The whole lot will come up to 3/4 k max including a hog roast and a celidh thingy, AND it's bring your own beer so theyre v looking forward to it although I did hmm at the email I recieved with exciting news for 2013...... 'heated showers' grin

concernedrose Wed 16-Jan-13 00:57:19

believe it or not, £10,000 is not "a great big white wedding with all the trimmings" It is going to be far from that. It is a hotel which is licensed for weddings, the registrar is £550 !, a wedding breakfast for 30, and an evening reception do for a further 50. The guest list could easily be bigger, but they are going to try and keep it at 80. As for big white dress, it wont be expensive, more like a few hundred, and the bridesmaids dress's will be much less. It is the venue and catering which is costs so much, intresting about not mentioning it is a wedding, never thought of that. We are making savings, by doing own cake/invites/phtography/flowers/borrowing friends posh car. We are not being sucked into to the "big wedding" trap, they are being realistic, but i can see how easily spending can get out of control

ApocalypseCheeseToastie Wed 16-Jan-13 01:00:48

never ever mention it's a wedding, especially to the cake lady / man and venue / caterers.

It's just a party, no bugger has to tell them what sort of party !

MidniteScribbler Wed 16-Jan-13 01:01:58

YABU. My wedding cost $1500 (about £1000). We had a cocktail party by a lake, served finger food. Still managed to provide food and drink for 80 people for that. Used our own music, did my own hair and makeup. If you want to do it cheaply you can and still have a fabulous time. If you absolutely must be a 'princess for a day' then you have to pay for it.

concernedrose Wed 16-Jan-13 01:03:13

Toastie......i really love the idea of a celidh at the bottom of snowdon, it sounds fab!!

BlatantRedhead Wed 16-Jan-13 01:03:48

DP and I talk about what we want for our wedding all the time, but if we got everything we wanted we'd never have the damn thing because it would cost so much! When we eventually tie the know I won't be spending some extravagant amount, it'll be as cheap and cheerful as we can make it. Cant even think of wasting £10,000 when we should be using to buy the house we'll raise our children in...

ZooAnimals Wed 16-Jan-13 01:04:28

All those things are optional though. Lovely if that's what you want, but not necessary, not a case of 'oh no, how are we going to scrape £10,000 together'. It's a luxury. If you want it, have it, but don't moan about the cost.

Personally, I think spending £10,000 on one day is insane.

BlatantRedhead Wed 16-Jan-13 01:04:34

*knot, ffs...

nailak Wed 16-Jan-13 01:07:50

yabu, hire a community centre hall for fifty pounds an hour, decorate it yourself, or use hall above a restaurant so they can cater.

Bogeyface Wed 16-Jan-13 01:12:06

Well for a start, get rid of either the meal or the buffet. If your budget wont stretch then he cant have it, end of!

For our wedding we priced it up and realised that having 70 guests for a late afternoon dinner worked out cheaper than 40 for dinner and the rest in the evening with a buffet. We got married at 4pm so we only had to feed everyone once. Or, have a more substantial carved buffet, again later on.

We also approached a hotel and they gave us a deal for the whole thing, so the meal with wine and sparkles for the toast, plus extra wine for the tables, cost under £1000. They gave us table cloths and napkins to co-ordinate with our colour scheme and let us use their table decorations. We used their PA system and did a play list on our ipod (with another as a back up!). We got married at the registry office for less than £100 and then had a poet friend of ours do (what we consider to be) the proper ceremony at the venue before the dinner.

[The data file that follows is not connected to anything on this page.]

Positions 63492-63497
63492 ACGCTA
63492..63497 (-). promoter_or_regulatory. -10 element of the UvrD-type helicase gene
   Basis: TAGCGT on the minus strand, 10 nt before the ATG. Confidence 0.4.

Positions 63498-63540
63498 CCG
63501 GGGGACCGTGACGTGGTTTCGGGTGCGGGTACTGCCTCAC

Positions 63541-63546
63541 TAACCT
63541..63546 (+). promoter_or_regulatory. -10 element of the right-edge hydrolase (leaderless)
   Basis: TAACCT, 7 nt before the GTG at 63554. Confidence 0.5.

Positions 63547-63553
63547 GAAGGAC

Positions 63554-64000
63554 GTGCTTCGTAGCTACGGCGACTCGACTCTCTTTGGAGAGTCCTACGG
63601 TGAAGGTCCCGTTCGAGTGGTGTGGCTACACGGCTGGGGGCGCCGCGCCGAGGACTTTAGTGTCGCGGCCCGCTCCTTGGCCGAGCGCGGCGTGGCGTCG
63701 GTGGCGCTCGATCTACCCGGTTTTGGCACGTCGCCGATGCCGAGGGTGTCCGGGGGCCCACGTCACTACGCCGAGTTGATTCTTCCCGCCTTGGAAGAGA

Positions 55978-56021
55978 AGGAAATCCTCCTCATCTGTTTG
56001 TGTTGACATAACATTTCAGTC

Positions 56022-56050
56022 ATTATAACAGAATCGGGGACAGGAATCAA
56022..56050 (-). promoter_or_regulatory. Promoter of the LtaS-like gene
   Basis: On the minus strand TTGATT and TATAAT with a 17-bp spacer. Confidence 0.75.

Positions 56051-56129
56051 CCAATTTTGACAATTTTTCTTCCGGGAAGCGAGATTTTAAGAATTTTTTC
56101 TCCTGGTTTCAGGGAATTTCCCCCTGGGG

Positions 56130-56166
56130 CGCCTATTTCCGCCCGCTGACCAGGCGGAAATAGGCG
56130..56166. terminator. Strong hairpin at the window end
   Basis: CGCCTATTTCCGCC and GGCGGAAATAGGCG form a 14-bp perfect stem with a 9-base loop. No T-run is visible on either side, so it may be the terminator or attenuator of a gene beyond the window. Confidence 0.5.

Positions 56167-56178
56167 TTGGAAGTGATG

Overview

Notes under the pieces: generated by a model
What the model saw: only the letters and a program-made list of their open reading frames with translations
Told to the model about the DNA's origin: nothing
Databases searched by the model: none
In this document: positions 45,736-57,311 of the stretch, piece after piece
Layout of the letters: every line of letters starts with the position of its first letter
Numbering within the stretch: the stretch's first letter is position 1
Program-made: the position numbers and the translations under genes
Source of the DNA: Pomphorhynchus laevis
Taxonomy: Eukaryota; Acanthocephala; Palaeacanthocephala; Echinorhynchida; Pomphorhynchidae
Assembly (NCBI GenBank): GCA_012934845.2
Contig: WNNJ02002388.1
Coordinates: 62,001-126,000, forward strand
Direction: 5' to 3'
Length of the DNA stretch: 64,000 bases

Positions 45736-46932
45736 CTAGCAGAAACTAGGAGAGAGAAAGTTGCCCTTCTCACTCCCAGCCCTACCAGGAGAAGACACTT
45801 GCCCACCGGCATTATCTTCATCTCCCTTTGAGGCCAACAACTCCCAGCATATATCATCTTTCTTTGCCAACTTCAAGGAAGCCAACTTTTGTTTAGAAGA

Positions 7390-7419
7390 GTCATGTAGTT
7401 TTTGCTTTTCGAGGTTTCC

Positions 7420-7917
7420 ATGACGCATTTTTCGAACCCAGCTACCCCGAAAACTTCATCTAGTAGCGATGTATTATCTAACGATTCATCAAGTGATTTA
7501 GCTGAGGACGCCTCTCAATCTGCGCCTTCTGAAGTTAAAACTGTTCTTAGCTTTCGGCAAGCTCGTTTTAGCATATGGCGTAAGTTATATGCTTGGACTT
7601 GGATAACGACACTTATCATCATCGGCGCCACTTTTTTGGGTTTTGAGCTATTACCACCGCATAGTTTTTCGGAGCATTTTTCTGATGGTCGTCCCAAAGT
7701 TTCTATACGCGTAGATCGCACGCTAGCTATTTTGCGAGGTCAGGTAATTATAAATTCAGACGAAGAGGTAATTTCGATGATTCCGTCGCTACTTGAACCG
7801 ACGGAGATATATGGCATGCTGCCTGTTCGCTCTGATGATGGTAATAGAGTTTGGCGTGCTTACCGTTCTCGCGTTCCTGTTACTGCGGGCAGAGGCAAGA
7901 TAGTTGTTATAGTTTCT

The whole shebang including flowers, cake (just remember, they included a cake too), 4 BM dresses, suits, my dress etc came in at under £2000 and the people that know what it cost still can't quite believe that we did it on so little.

It can be done, you just have to adjust your expectations. Or throw a £10,000 party, its up to you.

GTbaby Wed 16-Jan-13 01:12:18

Op I think u need to look at a different venue. No way do u have to spend that much on a guest list of 80!

I had a party for my son. 150 guests. Food n DJ. Paid for the bar tab. For 4k. We didn't have a cake. Spent very little on decoration. N have not included my outfit cost. But it is doable.

Doubt mind mentioning roughly where u live? As I'm sure there r other cheaper venues.

Bogeyface Wed 16-Jan-13 01:14:10

We were invited to an evening do a few months later btw, and the invite said "There will not be food at the evening party, so please eat before you come!" no one took offence that I heard of, and we didnt miss it at all. Saved them a fortune though.

Thumbwitch Wed 16-Jan-13 01:19:10

How close is the nearest registry office? It will cost them a lot less to marry there than to haul the registrar out to licensed premises. Save about £400 straight up.

With the hotel that we used for our wedding (5y ago, cost ~£5k) we were actually going to be charged a surcharge for having fewer than 50 people to the meal. I think it came in at £55 per head for the reception including wine on the table and this was our biggest outlay.

I don't quite see where your son and his fiancée are spending the money if they're DIYing so much? We DIYd cars, photographers, flowers, cake and pretty much anything we could get away with. Didn't have decoration flowers other than those which came as part of the venue package (Table dec included in price) so it was only my bouquet really, which I did myself, ditto the men's button holes (just my Dad and DH) and MIL's corsage.

Mostly YABU though - weddings don't have to put people into debt or cost the earth.